The moment his rusty work truck pulls into the driveway the kids all erupt into cheers; Tony runs out to help carry tools and the girls scream and jump up and down as if Justin Beiber himself was in that old Ford. Before he can make it all the way through the door the girls are leaping into his arms and latching around his legs. His face lights up in a way that few have the privilege to witness, and even with his muscles still aching from a long day’s work, he doesn’t hesitate to scoop them up into each arm for hugs and kisses that seem to revive him from his weariness. As he relaxes on the couch, buried in little bodies chattering to him about their day, his intensity melts away and I can see the love I feel for my children reflected in the face of the only man who could possibly love them as effortlessly as I do.
Brian’s long work hours leave most of the daily child-rearing to me, but there are still many areas of parenting in which Daddy excels. Ironically, they tend to be the things that require the gentlest touch. Fresh out of the shower, the girls wouldn’t dream of letting me brush out their hair if Daddy is available because he can detangle without causing tears. Splinters stay embedded until he gets home from work to dig them out with his pocket knife. And given the option, the girls always prefer their nail polish to be applied by Daddy’s steady hand.
The risky spirit that spurred Brian’s rebellious years bears a striking contrast to my cautious nature, but neither seem to extend to how we raise our children. I tend to be less strict, while he is the more over-protective parent: hovering over bassinettes in the middle of the night, mincing up food to prevent choking, and watching closely through the windows as they play outside. Perhaps he is just a typical paranoid parent—but his caution comes from first-hand knowledge as to what the world can be like.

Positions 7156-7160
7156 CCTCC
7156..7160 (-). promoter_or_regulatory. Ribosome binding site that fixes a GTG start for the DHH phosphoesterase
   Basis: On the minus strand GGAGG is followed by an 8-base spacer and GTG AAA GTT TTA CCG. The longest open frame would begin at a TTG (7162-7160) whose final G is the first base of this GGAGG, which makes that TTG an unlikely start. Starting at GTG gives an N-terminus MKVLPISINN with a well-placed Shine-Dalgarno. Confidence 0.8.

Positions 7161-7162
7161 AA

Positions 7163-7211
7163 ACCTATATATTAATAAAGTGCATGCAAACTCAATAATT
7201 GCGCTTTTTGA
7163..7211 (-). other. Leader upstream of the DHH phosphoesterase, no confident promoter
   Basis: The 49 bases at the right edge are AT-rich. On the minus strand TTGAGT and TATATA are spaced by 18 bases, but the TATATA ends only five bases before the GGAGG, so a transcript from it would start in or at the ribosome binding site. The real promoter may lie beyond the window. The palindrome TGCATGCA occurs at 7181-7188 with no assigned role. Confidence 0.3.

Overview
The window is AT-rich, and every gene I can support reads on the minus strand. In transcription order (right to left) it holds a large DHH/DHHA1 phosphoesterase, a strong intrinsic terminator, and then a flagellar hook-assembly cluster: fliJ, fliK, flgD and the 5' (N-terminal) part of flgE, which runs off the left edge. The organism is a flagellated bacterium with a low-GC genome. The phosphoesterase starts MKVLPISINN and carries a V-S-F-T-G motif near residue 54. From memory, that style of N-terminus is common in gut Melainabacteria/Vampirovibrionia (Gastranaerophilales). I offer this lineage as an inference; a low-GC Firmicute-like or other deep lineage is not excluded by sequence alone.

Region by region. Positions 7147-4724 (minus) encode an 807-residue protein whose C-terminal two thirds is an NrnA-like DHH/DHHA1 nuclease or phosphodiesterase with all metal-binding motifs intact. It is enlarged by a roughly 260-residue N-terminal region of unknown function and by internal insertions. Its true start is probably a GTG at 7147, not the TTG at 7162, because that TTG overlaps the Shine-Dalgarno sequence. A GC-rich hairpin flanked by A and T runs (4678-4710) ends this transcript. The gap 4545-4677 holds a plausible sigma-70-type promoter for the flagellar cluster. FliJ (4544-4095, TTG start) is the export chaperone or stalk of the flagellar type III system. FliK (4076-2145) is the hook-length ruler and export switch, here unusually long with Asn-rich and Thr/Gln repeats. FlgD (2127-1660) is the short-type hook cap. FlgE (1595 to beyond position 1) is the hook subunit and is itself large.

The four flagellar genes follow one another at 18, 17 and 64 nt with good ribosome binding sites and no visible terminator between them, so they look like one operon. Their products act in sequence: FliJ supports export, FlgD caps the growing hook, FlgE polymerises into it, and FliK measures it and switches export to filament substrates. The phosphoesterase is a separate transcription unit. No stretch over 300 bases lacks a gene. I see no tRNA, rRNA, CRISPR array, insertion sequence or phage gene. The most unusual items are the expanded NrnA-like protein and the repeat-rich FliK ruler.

With his strict rules comes strict discipline. Brian can strike fear in the kids’ hearts with his looming presence and deep voice alone. Rarely does he need to punish or yell; one disapproving sigh from Daddy is all it takes to quiet even the most outlandish behavior when my own irate rants have failed. He can walk into a roaring rumble of sibling rivalry and quiet the chaos immediately with a single sharp word of warning. After a long day of being pushed to the brink of sanity by the kids antics, when I feel like I could wrap them into pretzels with my bare hands, their only concern is “Are you going to call Daddy?”
Yet somehow he balances his rigid authority with spontaneous humor that often makes him little more than another kid underfoot. At the end of a long day when the kids are still bursting with energy he is far more likely than I to take a moment to run around and play. He has even been known to start a few food fights, jump on the furniture, and unload a Super Soaker or two in the living room, all in the name of shocking the children and making me laugh with frustration. His quick wit and ornery charm is what made me fall in love with him ten years ago, and what keeps me from wringing his neck today. He knows that he can make me laugh in spite of myself, no matter how angry or upset I may be, and I am thankful that he has that ability. Because I know that whatever problems we face, no matter how old we get, so long as we’re together we’ll at least be able to laugh.
While it took a few years for Brian to become a stable husband, his love for his kids was instant. Today he is exactly the man that I knew was hiding under all of the damage and dysfunction of his youth. My illogical choice of spouse was never a mistake or an accident; I just had to wait a little longer for the man I love to love himself. All of the time and effort was well worth it, though, because Brian has become the backbone of our family—the husband I can be proud of and the father that I’ve always wanted for my children.